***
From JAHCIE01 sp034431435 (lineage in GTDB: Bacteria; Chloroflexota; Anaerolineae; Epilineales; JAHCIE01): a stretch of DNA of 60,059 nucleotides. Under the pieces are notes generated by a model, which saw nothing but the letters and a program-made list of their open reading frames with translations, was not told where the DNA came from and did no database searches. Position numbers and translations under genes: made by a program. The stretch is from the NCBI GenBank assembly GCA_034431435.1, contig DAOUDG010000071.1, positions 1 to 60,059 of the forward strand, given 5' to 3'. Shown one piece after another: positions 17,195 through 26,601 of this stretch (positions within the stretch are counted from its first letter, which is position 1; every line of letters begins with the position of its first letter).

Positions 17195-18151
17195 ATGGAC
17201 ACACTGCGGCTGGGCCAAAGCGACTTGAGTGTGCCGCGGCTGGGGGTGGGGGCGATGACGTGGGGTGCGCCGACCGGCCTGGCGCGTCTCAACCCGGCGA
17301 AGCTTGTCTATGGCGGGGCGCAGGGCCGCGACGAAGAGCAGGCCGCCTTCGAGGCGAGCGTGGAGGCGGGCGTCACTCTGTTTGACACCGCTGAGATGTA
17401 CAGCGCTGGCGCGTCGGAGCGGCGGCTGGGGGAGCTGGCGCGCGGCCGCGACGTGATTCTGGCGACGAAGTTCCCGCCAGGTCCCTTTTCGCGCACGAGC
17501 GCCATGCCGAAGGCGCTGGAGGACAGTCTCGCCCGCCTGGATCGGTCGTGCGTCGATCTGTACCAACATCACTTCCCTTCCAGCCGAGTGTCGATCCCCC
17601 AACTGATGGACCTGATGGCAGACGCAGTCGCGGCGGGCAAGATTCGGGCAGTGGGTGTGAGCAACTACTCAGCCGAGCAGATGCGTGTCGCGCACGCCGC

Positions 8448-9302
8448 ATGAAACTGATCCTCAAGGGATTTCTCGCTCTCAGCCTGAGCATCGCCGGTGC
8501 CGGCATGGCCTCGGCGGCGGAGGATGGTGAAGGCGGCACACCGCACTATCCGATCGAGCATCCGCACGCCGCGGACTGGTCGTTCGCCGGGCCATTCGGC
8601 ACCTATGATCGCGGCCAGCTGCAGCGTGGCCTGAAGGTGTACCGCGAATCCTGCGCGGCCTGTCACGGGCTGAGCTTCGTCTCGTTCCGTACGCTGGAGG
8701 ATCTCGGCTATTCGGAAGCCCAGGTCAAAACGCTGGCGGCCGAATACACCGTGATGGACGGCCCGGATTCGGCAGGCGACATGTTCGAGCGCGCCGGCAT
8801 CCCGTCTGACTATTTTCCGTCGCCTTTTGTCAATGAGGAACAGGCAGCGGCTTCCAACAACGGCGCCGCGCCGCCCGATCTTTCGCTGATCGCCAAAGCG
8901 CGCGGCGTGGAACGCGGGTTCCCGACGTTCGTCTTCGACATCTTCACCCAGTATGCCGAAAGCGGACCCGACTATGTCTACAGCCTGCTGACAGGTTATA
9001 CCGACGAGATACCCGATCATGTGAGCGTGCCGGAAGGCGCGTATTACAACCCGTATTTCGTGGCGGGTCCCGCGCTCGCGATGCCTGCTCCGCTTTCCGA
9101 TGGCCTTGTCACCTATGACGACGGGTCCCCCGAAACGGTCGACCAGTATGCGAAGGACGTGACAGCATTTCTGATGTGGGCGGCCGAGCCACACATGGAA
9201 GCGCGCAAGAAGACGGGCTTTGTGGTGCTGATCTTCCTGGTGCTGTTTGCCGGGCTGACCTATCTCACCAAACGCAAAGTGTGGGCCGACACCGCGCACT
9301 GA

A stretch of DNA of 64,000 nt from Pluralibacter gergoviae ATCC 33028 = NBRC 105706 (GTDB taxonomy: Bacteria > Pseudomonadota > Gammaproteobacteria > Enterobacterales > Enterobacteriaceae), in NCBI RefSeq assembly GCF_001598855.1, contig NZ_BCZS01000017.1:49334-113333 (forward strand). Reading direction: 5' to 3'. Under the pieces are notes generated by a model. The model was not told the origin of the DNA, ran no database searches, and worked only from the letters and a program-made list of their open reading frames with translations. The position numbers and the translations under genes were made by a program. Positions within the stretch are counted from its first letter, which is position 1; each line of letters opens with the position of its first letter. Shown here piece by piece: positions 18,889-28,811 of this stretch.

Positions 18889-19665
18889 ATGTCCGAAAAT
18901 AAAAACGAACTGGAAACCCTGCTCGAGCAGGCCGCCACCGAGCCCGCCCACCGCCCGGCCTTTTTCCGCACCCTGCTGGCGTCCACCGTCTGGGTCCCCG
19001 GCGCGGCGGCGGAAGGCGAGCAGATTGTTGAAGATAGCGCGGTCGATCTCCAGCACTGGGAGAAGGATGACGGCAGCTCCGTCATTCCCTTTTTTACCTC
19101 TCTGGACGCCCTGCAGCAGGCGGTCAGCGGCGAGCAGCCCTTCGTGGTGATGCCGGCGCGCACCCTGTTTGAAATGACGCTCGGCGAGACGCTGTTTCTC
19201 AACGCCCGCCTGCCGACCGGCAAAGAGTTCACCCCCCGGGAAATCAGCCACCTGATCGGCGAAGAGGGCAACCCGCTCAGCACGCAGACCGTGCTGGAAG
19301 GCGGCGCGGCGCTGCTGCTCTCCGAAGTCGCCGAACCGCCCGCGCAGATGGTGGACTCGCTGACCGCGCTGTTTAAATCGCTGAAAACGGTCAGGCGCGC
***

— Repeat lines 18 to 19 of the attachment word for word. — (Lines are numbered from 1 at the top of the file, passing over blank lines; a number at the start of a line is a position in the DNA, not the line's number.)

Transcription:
9201 GCGCGCAAGAAGACGGGCTTTGTGGTGCTGATCTTCCTGGTGCTGTTTGCCGGGCTGACCTATCTCACCAAACGCAAAGTGTGGGCCGACACCGCGCACT
9301 GA